The new government committed to reforming several repressive laws and reforming the security forces. Steps were taken to begin a transitional justice process.
In May 2022, the Gambian President accused human rights defender, Madi Jobarteh of being a “troublemaker” who wants to bring violence into the country. Since then, he has been receiving online threats, harassment and intimidation from the Gambian authorities (including unlawful surveillance) and...
During his annual meeting with the Banjul Muslim Elders for Koriteh at the State House on 2 May 2022, President Adama Barrow accused human rights defender Madi Jobarteh of being a “troublemaker” who wants to bring violence into the country. It is believed that this assertion was made in relation to...
Mamadou Sajo Jallow, an ex-deputy Minister of Foreign Affairs has been held incommunicado for more than two months at the National Intelligence Agency (NIA) without access to his family or a lawyer. He remains in detention despite a court granting him bail.
Gambian radio director Alagie Abdoulie Ceesay has been detained since August 2015 charged with sedition and the publication of false news. He has been in detention at Mile 2 prison for over six months and was recently diagnosed with an enlarged liver.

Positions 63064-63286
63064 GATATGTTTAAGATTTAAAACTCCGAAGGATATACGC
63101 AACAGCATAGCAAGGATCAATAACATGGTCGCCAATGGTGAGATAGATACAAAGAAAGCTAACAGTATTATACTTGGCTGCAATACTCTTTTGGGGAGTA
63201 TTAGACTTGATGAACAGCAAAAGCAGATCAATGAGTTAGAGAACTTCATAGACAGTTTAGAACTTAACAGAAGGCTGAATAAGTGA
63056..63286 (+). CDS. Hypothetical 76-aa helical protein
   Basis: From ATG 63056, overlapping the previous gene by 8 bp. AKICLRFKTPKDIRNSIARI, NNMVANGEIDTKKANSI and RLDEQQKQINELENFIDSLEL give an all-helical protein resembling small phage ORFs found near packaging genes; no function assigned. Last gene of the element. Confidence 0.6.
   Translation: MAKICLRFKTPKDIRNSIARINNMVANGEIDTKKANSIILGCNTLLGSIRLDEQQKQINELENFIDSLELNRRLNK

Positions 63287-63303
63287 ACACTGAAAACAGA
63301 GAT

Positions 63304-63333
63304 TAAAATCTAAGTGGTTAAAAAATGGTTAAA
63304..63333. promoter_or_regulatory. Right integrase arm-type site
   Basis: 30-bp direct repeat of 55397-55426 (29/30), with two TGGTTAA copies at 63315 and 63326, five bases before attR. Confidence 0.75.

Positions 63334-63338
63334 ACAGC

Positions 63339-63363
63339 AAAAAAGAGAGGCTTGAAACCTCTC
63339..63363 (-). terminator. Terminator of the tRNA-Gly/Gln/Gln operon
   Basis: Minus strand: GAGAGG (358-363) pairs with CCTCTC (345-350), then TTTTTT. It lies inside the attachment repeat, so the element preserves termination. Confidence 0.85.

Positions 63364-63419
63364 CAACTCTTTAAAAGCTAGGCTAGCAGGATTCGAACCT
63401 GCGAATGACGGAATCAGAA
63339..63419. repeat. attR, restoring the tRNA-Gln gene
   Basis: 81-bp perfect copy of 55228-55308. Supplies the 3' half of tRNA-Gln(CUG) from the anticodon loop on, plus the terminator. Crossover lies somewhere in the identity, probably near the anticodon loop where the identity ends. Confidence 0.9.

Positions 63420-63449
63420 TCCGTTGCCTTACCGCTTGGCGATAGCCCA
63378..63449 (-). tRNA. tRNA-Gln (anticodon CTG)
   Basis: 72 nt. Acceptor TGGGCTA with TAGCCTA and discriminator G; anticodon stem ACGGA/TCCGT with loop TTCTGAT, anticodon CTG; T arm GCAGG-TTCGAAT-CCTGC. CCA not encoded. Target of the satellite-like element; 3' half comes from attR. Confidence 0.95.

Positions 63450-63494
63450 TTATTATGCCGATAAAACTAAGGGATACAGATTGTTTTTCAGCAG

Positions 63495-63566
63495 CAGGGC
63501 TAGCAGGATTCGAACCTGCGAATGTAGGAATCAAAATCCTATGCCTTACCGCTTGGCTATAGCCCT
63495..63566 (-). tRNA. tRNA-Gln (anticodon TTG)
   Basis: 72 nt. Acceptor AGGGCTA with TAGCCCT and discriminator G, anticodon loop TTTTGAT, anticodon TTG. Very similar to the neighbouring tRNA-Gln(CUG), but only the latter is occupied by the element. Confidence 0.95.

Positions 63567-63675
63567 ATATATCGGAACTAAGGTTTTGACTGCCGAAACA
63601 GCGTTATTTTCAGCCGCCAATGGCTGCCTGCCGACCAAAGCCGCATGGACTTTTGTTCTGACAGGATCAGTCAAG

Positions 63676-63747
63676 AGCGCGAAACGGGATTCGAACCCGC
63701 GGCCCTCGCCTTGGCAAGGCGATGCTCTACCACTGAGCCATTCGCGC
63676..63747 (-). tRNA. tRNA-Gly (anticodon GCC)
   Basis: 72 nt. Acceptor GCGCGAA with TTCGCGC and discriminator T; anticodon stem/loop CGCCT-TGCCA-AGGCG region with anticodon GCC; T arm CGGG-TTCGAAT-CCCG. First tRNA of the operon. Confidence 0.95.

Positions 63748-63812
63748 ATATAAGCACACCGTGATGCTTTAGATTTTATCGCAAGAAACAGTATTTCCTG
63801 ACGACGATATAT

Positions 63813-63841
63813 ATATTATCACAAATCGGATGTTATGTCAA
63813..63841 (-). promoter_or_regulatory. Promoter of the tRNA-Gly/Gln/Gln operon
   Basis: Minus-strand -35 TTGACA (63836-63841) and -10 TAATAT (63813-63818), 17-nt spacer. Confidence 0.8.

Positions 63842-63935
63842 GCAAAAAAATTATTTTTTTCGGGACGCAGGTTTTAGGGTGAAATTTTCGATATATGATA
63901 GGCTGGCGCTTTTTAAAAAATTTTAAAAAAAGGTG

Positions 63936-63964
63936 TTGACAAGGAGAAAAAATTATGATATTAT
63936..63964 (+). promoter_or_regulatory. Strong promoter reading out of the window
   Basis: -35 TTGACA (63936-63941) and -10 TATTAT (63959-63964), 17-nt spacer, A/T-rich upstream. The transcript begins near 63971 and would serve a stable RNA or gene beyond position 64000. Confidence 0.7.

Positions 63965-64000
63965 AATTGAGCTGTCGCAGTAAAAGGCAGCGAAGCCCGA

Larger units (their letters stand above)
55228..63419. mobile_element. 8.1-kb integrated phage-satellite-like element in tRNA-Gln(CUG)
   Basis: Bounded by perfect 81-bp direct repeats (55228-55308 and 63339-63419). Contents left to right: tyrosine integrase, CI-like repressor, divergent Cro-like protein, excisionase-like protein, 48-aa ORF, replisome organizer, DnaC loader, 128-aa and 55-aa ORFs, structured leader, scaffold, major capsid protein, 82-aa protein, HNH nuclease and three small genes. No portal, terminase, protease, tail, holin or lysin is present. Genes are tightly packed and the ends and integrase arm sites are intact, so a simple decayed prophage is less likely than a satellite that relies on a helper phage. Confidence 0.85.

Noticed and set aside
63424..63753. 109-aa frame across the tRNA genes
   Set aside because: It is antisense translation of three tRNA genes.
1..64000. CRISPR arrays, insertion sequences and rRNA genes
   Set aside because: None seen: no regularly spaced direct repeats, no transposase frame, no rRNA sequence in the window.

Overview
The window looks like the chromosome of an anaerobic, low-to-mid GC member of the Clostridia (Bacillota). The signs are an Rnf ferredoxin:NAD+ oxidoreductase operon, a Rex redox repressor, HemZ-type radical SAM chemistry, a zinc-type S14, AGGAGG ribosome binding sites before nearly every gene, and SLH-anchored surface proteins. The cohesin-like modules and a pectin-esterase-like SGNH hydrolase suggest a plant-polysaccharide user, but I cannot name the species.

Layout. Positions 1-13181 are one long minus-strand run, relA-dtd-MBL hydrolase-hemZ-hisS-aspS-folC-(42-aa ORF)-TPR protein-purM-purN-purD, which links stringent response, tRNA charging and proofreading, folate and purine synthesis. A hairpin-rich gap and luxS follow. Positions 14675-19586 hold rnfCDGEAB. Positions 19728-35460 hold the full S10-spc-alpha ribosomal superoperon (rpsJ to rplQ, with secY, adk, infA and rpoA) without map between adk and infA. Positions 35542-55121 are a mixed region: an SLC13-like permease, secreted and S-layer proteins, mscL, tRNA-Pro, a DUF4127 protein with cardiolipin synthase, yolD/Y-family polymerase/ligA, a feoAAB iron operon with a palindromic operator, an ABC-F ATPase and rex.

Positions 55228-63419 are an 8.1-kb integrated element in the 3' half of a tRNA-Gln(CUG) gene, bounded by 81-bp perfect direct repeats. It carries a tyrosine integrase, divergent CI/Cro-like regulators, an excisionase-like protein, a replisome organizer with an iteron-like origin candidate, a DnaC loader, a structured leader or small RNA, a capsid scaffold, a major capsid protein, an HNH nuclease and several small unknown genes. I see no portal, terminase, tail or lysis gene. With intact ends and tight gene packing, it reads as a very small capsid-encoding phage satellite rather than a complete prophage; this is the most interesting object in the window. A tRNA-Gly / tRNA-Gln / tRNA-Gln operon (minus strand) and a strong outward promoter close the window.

Alagie Abdoulaye Ceesay, the managing director of the independent Gambian radio station Teranga FM, was rearrested on 17 July by members of the Gambian security forces after being abducted and released earlier on in the month. He has since been held incommunicado without access to his family or a...
Alagie Abdoulaye Ceesay, managing director of the Gambian Radio Station Teranga FM, has been released on 13 July.
The managing director the Gambian Radio Station Teranga FM, Alagie Abdoulaye Ceesay, was taken on 2 July by two men and since then his whereabouts are unknown.
Gambian human rights defender Sait Matty Jaw is facing trial on 23 December, along with researchers Seth Yaw Kandeh and Olufemi Erinle Titus, from Ghana and Nigeria respectively, over work done for a survey. They face up to two years’ imprisonment if convicted.
A law introducing possible life sentences for the offence of “aggravated homosexuality” was enacted on 9 October in Gambia. In the last two weeks, the National Intelligence Agency (NIA) and the Presidential Guards have arrested at least four men, a 17-year-old boy and three women on suspicion of...
On 10 November, Gambian journalists Musa Sheriff and Sainey M.K. Marenah were acquitted and discharged on the two counts of “publication of false news with intent to cause fear and alarm to the public” and “conspiracy to commit felony”. They had been on trial for more than 10 months.
Gambian journalists Musa Sheriff and Sainey M.K. Marenah will have their case decided by a magistrate on 3 November. They could be jailed for up to two years for the legitimate exercise of their right to freedom of expression. They would be prisoners of conscience.
The Gambian President is currently reviewing a proposed amendment to the Criminal Code which will further discriminate against and punish Gambians merely on the basis of their real or perceived sexual orientation.